Why experience matters in teaching

By Francesco Avvisati
Analyst, Directorate for Education and Skills

It often takes years of reflective practice to master complex, non-routine jobs. And few jobs today are more sophisticated and complex than teaching.

As parents and citizens, we expect students to leave schools not only with a solid foundation in reading, mathematics and other subjects; we also expect students to leave school as lifelong learners, with the ability to think critically about complex issues, and the will to constantly adapt to change. And we expect schools to contribute to the well-being of our children, and to strengthen the fabric of our societies.

Much of the burden of delivering on these expectations falls on teachers, who are the most significant resource in today’s schools. And it is easy for teachers to feel overwhelmed by these expectations, particularly at the beginning of their careers.

There is no doubt that classroom experience is important to develop the skills required for effective teaching. Even when educational success is narrowly defined as test scores, research has shown that teachers’ effectiveness increases with experience – especially early in their careers – and under favourable circumstances, it continues to increase over the entire career.

This month’s PISA in Focus also shows that in many countries, schools with more experienced teachers tend to have stronger results in the PISA science test and a better school climate. Notably, this association remains significant after accounting for students’ socio-economic status, and therefore, to some extent, for the tendency of many school systems to concentrate the least experienced teachers in the most challenging schools.

Teachers are not interchangeable widgets on an industrial assembly line.

If experience affects teachers’ effectiveness and, ultimately, the capacity of education systems to foster skilled and resilient citizens, what can countries do? One implication of our findings is that inexperienced teachers should not be concentrated in particular schools; such imbalances may not only harm equity, but also limit the  ability of novice teachers to gain professional knowledge from their more experienced colleagues. A second implication is that excessive teacher turnover should be avoided. Novice teachers with high potential should receive all the support they need to grow into confident professionals, and career structures should ensure that experienced teachers continue to work alongside their less experienced peers. The findings also underscore the importance of learning from experience as a key dimension of teacher talent, as well as the need to better understand  the conditions under which professional learning flourishes.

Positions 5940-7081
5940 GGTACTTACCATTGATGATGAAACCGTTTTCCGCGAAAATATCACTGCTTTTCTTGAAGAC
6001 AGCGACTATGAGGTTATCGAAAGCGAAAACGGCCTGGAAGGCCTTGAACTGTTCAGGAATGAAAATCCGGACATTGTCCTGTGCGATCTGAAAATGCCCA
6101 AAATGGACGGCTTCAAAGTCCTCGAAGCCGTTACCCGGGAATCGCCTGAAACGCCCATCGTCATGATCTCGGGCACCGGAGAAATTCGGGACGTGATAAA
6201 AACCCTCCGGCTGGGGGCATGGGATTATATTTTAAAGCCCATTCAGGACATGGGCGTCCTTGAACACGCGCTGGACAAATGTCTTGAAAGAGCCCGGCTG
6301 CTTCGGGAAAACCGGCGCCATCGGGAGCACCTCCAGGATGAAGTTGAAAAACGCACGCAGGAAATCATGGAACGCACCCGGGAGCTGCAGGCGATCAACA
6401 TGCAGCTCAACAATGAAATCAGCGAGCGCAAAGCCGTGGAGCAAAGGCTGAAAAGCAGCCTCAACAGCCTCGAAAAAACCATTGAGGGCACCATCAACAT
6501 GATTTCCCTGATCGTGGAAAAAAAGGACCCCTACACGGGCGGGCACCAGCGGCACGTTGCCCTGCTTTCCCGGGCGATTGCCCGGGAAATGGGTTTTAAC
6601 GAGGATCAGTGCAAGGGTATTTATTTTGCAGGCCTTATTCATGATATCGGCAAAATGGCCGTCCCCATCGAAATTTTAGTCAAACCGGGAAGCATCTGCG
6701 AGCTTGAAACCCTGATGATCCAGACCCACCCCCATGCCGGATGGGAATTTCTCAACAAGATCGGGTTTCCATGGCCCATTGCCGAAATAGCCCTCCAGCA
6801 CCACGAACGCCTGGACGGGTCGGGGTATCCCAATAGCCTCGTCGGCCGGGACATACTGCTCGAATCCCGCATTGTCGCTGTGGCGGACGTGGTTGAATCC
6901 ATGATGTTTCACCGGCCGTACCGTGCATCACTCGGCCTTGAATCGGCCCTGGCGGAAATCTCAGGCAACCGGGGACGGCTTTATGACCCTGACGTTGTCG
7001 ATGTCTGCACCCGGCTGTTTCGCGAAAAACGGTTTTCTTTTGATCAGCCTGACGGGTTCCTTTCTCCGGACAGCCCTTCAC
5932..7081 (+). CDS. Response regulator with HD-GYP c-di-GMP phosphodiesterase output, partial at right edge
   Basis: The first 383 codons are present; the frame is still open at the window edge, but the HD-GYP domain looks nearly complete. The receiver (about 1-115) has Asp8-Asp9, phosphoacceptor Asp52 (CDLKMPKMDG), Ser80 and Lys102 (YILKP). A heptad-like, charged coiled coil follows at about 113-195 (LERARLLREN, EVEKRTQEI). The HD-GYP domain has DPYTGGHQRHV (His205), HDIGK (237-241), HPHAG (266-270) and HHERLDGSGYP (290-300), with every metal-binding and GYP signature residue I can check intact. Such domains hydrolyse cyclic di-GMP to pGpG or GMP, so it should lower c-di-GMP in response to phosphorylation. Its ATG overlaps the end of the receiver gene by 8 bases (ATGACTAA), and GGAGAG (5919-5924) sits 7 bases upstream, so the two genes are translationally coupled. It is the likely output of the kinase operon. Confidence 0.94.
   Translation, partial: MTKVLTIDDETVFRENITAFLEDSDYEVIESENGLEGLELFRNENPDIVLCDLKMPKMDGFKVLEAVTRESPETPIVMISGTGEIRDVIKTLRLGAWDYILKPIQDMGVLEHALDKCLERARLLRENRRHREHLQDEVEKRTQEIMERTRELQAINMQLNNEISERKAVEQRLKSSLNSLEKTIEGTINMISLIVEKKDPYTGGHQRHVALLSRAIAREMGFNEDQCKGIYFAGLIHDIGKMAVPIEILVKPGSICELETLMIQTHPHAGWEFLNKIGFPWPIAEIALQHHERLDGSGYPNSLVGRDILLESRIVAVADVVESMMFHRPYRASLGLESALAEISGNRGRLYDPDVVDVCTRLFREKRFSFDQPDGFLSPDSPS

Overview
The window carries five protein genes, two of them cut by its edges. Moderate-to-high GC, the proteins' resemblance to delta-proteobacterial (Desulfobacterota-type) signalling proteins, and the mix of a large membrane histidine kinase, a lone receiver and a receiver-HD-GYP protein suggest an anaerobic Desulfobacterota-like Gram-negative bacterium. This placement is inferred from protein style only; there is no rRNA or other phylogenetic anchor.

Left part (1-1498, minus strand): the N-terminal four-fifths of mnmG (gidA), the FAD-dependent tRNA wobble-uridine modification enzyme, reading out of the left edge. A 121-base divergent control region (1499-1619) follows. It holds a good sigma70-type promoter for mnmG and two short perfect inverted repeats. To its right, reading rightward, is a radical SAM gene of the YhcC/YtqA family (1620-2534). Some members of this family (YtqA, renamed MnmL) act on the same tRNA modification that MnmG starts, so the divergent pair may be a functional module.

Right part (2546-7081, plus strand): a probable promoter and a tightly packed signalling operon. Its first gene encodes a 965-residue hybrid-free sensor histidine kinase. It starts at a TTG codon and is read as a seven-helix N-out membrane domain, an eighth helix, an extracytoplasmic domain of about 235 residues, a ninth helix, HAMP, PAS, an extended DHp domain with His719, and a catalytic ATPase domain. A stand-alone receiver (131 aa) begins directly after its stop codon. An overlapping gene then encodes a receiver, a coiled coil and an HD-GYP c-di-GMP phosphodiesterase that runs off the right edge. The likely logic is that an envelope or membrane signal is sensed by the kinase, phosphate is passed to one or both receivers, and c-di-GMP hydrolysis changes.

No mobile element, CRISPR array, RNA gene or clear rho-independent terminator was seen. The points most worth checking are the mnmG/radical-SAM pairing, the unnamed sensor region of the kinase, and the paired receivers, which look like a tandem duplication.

Today’s highest-performing education systems view teachers’ professional development in terms of lifelong learning, with initial teacher preparation providing the foundation for ongoing learning, rather than producing ready-made professionals. In these countries, initial teacher education not only provides sound basic training in subject-matter knowledge and pedagogy; it also develops habits of reflective practice and research on the job, and links professional development opportunities at later career stages to classroom practice and concrete issues in schools.

The importance of experienced teachers reminds us that schools today are complex organisations built on human engagement and interactions: teachers are not interchangeable widgets on an industrial assembly line. It also reminds us that improvement in education is often cumulative and incremental. It is our collective responsibility to create the optimal conditions for teachers to learn, schools to improve, and systems to deliver on our high expectations.

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